Lawmakers say no to delayed ambulance times

PUBLISHED : Wednesday, 14 April, 2010, 12:00am
UPDATED : Wednesday, 14 April, 2010, 12:00am

Lawmakers yesterday passed a non-binding motion opposing a government proposal to increase the arrival target of ambulances at an emergency from 12 minutes to up to 20 minutes

At yesterday's security panel meeting, a majority of legislators voiced reservations over the plan despite a government decision to delay the scheme until at least 2014.

Lawmaker Regina Ip Lau Suk-yee, the former security minister, said the Security Bureau should end the myth over computer programming for the proposed three-tier ambulance dispatch system.

Under the system, the ambulance call centre operator would ask structured questions about a patient's condition and then assign the case to one of three categories.

The decision on the category would hinge on a computerised recommendation based on urgency of a patient's medical condition as reflected by the caller's response to questions. The three categories are '1' for critical or life-threatening cases; '2' for serious but non-life-threatening cases; and '3' for non-acute cases. The target would be for an ambulance to arrive within nine, 12 and 20 minutes, respectively.

Ip said her maid had once called 999 saying she had high blood pressure and difficulty in breathing - as the result of a love affair.

She queried whether people would learn how to tailor their responses to the emergency call operator in order to get a quicker response.

Labour-sector lawmaker Ip Wai-ming said people had great doubts about the new dispatch system. 'Who will take the responsibility if a wrong decision about the categorisation is made?' Ip said.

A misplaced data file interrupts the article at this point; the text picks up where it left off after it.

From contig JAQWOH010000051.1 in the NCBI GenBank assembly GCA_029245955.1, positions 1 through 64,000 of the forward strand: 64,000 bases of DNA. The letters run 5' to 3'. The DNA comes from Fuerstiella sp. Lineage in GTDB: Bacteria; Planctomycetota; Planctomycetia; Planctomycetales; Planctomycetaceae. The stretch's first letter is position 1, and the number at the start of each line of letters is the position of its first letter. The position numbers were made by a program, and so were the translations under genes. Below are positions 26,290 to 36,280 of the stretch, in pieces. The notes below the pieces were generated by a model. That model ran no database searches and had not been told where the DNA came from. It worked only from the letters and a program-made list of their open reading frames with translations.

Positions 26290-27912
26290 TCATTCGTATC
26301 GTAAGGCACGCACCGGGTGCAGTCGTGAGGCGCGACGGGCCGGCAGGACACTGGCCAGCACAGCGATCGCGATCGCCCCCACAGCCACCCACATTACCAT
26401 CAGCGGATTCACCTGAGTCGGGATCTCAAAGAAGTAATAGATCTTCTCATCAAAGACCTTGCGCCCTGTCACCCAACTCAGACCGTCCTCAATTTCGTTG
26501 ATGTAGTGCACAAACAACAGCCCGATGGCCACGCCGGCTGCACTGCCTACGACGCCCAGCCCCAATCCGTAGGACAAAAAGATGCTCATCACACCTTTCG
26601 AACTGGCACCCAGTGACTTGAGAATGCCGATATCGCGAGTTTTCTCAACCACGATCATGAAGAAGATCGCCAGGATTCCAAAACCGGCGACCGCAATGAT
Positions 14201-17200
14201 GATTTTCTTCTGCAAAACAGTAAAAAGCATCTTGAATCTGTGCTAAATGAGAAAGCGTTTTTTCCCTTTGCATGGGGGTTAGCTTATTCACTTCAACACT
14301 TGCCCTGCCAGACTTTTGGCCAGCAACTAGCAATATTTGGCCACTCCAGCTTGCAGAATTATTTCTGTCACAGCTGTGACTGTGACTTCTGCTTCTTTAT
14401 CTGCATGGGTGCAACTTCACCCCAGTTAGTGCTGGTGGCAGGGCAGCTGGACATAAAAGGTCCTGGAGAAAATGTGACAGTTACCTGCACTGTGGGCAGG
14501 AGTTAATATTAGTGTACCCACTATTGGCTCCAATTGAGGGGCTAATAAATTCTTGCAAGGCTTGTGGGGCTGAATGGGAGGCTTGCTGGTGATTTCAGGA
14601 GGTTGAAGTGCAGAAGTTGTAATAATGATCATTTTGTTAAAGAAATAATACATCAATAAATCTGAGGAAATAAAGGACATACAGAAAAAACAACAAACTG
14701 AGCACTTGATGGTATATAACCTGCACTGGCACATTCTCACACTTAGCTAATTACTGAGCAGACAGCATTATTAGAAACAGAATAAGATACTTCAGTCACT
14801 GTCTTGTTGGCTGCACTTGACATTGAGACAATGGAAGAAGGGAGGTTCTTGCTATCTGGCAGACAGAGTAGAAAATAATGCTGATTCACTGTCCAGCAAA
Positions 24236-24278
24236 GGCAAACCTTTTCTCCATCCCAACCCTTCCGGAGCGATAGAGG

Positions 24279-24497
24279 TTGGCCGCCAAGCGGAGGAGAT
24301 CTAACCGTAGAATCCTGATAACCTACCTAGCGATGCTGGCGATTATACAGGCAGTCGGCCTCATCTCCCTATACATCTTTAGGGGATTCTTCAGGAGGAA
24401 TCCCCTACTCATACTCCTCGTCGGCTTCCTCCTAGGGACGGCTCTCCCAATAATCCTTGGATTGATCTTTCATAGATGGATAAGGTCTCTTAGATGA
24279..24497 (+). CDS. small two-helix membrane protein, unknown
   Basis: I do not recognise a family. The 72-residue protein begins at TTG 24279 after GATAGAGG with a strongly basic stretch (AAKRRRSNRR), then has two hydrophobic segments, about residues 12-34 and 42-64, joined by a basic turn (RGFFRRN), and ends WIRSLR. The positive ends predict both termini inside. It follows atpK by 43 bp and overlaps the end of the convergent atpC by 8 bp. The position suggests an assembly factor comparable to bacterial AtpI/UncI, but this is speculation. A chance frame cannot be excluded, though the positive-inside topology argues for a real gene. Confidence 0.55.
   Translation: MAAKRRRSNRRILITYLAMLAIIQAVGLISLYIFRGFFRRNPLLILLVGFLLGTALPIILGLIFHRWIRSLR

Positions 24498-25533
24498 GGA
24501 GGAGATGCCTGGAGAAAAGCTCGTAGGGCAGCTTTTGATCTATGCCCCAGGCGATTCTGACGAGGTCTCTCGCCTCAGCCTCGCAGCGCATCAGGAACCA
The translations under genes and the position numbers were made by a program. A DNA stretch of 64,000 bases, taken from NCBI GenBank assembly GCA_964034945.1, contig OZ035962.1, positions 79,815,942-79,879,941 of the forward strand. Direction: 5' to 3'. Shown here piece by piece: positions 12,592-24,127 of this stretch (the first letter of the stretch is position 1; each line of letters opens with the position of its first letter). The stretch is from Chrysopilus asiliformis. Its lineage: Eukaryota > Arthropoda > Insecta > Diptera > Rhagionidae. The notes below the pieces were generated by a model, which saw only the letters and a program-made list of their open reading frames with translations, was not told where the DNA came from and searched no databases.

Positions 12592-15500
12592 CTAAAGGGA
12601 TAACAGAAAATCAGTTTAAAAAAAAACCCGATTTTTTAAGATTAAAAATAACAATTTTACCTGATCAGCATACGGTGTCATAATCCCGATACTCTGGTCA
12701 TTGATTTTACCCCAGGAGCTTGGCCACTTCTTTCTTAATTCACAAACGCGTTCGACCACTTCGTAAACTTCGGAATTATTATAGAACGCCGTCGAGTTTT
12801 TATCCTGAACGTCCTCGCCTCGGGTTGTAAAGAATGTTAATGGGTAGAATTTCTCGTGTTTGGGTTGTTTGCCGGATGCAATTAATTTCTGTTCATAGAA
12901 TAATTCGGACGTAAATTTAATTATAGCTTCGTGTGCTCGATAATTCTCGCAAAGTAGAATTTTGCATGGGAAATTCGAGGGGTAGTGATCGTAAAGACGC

The government's current policy is to provide a free, first-come, first-served service within 12 minutes in 92.5 per cent of cases - regardless of a patient's condition.

Lawmaker Cheung Man-kwong said people would not accept a reduction in the target time for ambulance arrivals, and 12 minutes was the bottom line.

The motion, proposed by James To Kun-sun, against delaying arrival times for ambulances was passed by four votes.

Hong Kong Fire Services Department Ambulancemen's Union chairman Wat Ki-on said the union did not deny there were advantages in the categorisation of ambulance calls, but disagreed with the proposal to further delay target arrival times.

The chairman of the call-operator union, the Hong Kong Fire Services Control Staff's Union, Lee Chung-wing, supported the proposed ambulance dispatch system and believed operators were capable of providing first-aid advice to callers after receiving proper training.

Undersecretary for Security Lai Tung-kwok said 70 per cent of respondents supported the three-tier ambulance dispatch system during a consultation period.

He said the new scheme was not aimed at ultimately introducing charges for ambulance calls in future.

In the pending tray

The government will decide on the new dispatch system in 2014

Some 617,265 emergency ambulance calls were received last year, up from 573,657 in 2007, an increase of: 8%

The government's current ambulance policy is to service 92.5 per cent of patients within this number of minutes of their emergency call: 12